FinchVPN is a Malaysian provider that debuted in 2012. By now the service has expanded its coverage to 55+ servers in 20 countries.

Finch VPN supports your major operating systems – Windows, Android, Mac, and iOS, as well as Linux. I appreciate how their website is well-organized into comprehensive FAQs, downloads, detailed setup instructions, and videos.

I tried the Finch VPN desktop app for Windows and then their config files for OpenVPN. The website offers a nifty config file generator that lets you download a zip archive of configuration files based on your subscription and complete with your login and password information. This makes using Finch VPN servers from the native OpenVPN client a breeze since you don’t need to enter the login/pass combination for every server the first time you connect. This is a very nice detail that removes the unnecessary hassle for the user. Kudos for that!

Their desktop app is not my favorite, however. The client freezes, and it’s not always clear if it’s still trying to connect or has tired and decided to give up – the button reads Connecting even if it fails to connect.

The provider offers a handful of ways to contact their support, but live chat is only available for Premier subscribers. Keep in mind that to use Finch on Mac and iOS, you’d have to resort to the native OpenVPN app plus the config files.

Finch’s desktop client offers basic settings and comes with a nifty server load testing button. Press it to see server availability in real-time. Even though it’s useful, it fails to be user-friendly as the server status tab is a pop-up, from which you can’t connect to a server. And while it’s open, you can’t connect to a server from the main window of the app. This nag can be annoying at times when you just need to connect fast based on server availability.

On the bright side, the app lets you switch protocols and use an Anti-DPI feature, which prevents Deep Packet Inspection sniffing. Torrenting is allowed, and you will find that the server uptime tab conveniently marks P2P-ready servers.

For those who are on limited bandwidth, Finch offers a traffic usage counter. It’s worth noting you can only connect one device per account, and there is no kill switch.

Finch VPN offers three plans featuring OpenVPN support and encryption. The free forever plan requires your email and affords you 3GB monthly bandwidth. Understandably, the number of available servers is limited.

The two paid plans are slightly different in features and limitations. Pro, suitable for light surfers, costs $1.61/month and affords you 25GB monthly bandwidth. Premier kicks in at $3.21/month and removes the bandwidth cap. It also features port forwarding and live chat support.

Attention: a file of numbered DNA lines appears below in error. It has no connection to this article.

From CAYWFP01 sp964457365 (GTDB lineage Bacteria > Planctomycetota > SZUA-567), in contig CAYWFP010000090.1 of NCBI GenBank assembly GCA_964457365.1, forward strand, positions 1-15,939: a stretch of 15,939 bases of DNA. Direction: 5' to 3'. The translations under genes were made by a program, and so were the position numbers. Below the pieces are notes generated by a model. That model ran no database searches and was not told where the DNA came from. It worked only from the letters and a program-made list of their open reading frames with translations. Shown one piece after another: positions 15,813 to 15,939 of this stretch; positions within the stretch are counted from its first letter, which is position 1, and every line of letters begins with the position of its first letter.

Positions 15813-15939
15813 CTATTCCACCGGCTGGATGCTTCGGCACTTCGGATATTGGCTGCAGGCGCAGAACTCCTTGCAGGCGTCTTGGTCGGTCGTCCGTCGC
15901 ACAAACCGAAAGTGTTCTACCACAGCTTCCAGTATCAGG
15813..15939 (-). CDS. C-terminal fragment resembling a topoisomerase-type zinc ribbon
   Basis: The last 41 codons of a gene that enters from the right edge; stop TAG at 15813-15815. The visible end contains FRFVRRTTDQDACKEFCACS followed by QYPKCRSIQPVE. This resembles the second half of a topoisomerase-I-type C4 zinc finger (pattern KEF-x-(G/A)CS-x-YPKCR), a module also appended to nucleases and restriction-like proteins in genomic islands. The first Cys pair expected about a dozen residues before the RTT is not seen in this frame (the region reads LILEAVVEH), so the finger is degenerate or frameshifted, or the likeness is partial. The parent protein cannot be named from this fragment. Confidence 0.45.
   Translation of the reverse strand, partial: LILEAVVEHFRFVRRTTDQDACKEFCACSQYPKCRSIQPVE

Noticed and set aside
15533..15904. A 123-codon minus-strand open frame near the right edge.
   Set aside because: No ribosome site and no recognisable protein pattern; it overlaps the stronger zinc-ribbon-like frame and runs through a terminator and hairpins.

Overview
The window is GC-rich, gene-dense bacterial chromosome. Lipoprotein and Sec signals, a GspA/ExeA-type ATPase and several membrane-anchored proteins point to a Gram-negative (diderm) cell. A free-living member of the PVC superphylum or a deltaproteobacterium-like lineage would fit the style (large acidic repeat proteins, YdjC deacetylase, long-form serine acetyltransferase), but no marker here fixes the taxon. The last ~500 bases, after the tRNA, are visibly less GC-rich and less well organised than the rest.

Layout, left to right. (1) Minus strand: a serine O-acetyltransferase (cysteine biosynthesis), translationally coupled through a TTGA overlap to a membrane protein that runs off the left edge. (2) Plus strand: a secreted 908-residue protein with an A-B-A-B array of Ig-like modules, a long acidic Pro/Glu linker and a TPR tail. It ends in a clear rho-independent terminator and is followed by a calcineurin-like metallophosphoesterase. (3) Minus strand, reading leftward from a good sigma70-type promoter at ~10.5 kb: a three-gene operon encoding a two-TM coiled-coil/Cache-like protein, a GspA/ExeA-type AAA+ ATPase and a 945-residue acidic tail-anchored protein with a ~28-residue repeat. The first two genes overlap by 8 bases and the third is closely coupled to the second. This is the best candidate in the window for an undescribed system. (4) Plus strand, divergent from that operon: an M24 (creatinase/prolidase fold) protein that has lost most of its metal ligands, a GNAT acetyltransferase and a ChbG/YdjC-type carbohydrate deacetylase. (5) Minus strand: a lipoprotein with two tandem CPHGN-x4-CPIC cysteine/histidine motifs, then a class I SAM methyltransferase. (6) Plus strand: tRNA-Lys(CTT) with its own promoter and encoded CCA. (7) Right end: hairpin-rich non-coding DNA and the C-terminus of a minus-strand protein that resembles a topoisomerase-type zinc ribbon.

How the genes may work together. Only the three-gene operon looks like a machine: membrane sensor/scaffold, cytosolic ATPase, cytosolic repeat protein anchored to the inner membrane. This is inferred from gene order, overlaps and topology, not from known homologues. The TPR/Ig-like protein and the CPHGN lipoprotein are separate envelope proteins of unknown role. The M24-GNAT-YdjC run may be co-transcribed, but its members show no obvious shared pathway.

Bear in mind there is no refund. Ever. Considering their prices, the lack of a money-back guarantee doesn’t look like a turnoff.

You can also buy a one-week trial for $1, but be ready to pay the transfer fee, so the total would be something like $1.35.

The provider accepts a broad scope of payment methods, including Bitcoin, PayPal, credit cards, and even some regional methods.

Performance-wise, Finch VPN displayed mixed results. On the one hand, it didn’t negatively affect my speed. Here is my speed test before connecting to VPN:

and with VPN enabled:

However, it did leak my DNS, which is no good:

The WebRTC leak detected is confusing:

So, despite the fair speeds and encryption, Finch VPN failed to pass basic security tests, which means it might be good for streaming YouTube and Spotify, but you won’t be contacting your source within the government for the next batch of top-secret leaks.

After the disappointing security tests, I didn’t expect Finch would unblock US Netflix libraries, and it didn’t.

With the DNS leaks, I was unable to access BBC iPlayer, either.

The service supports OpenVPN, PPTP, L2TP/IPsec protocols with a wealth of settings. Stick to OpenVPN if privacy and security are your top priorities. The encryption deployed here is Blowfish 128-bit, 160-bit, and up to 256-bit AES. It sounds solid, but Finch failed my security tests.

Unfortunately, I found some issues with their Privacy Policy and ToS, too. The provider begins with how it respects your privacy only to list all the things that classify as privacy-invasive by all reasonable standards:

“We retain the right to monitor the Service and to disclose any information as necessary or appropriate to satisfy any law, regulation, or other governmental requests.”

The provider will keep your personal information like name, and contact details, but most importantly, they store your connection logs – timestamps, amount of consumed traffic, and user IP address and ID.

Considering the above and the fact that the provider is based in Malaysia, you’re probably safe torrenting. But the true privacy wonks will want to look elsewhere.

Final thoughts

Finch VPN fails to impress, but it doesn’t suck either. It’s mediocre. On the one hand, the website is chock-full of well-organized and useful information, making setup a breeze. It’s also very wallet-friendly, so if you only start out with VPNs, you might be compelled to try it.

Privacy leaks raise concerns, which only get more troubling if you go through their ToS and Privacy Policy. Overall, I wouldn’t recommend it for activities that require robust protection with stable performance.